In April 2005 #147, Popular Woodworking Magazine Article Index

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There are many ways to cut this popular edge-to-edge joint.
By Bill Hylton
Pages: 86-88

From the April 2005 issue #147
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A tongue-and-groove joint is an edge joint with a mechanical interlock. The edge of one board has a groove. A matching tongue is formed on the edge of the mating board. The tongue goes into the groove, and the boards are joined.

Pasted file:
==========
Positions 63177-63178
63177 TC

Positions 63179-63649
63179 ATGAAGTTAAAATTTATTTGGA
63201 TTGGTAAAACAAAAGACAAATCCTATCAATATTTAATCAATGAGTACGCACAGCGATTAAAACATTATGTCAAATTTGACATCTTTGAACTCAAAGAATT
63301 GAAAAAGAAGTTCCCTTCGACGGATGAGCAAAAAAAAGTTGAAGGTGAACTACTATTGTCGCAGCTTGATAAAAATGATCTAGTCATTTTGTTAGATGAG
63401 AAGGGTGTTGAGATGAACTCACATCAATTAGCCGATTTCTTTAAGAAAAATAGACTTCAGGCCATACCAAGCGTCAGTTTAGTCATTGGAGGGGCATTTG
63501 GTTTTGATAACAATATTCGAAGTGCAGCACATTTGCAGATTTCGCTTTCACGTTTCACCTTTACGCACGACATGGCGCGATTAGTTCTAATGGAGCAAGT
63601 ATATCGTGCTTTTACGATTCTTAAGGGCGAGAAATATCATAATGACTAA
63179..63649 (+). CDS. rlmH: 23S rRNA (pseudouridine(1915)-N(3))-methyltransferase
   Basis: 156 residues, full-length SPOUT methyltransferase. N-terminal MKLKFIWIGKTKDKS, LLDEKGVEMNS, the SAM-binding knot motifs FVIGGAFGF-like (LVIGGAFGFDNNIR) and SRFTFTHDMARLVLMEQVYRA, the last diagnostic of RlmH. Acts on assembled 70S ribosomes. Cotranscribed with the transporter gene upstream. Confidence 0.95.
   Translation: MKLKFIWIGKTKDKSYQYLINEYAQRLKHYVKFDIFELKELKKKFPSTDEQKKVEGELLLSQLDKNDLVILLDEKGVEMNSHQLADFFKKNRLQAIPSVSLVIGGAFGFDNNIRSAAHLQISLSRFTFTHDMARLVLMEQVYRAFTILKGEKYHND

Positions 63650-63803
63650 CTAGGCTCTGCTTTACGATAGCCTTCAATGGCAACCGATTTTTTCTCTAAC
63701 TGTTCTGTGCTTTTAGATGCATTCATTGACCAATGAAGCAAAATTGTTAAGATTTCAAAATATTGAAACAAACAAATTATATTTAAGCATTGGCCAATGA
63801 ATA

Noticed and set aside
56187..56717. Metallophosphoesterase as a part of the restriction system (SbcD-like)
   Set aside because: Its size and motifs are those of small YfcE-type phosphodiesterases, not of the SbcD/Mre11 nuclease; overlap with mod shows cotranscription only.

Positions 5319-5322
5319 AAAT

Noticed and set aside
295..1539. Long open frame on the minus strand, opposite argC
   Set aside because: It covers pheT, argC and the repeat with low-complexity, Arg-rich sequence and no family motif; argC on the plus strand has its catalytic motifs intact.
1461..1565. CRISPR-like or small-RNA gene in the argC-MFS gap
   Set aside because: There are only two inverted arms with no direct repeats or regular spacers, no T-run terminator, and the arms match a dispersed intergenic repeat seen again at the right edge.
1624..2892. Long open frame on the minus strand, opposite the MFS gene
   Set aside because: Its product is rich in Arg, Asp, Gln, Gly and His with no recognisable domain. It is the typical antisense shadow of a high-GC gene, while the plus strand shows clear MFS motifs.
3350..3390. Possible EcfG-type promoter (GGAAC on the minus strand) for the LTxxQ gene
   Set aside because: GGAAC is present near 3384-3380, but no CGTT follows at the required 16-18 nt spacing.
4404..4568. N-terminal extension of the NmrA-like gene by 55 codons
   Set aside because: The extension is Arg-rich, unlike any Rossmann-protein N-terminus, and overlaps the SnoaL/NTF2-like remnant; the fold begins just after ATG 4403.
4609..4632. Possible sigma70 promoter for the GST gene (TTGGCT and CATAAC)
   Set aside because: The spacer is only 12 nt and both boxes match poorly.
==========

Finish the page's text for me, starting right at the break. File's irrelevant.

You probably are most familiar with the joint’s many applications in building construction, such as strip flooring and paneling. In furnituremaking, the tongue and groove is excellent for edge-to-edge glue-ups. If cut precisely, the joint ensures that the faces of adjoining boards come flush easily and that they can’t creep out of alignment as you position and tighten clamps. When the clamps come off, a little scraping and hand-sanding is all that’s needed before moving on.

From the April 2005 issue #147
Buy this issue now

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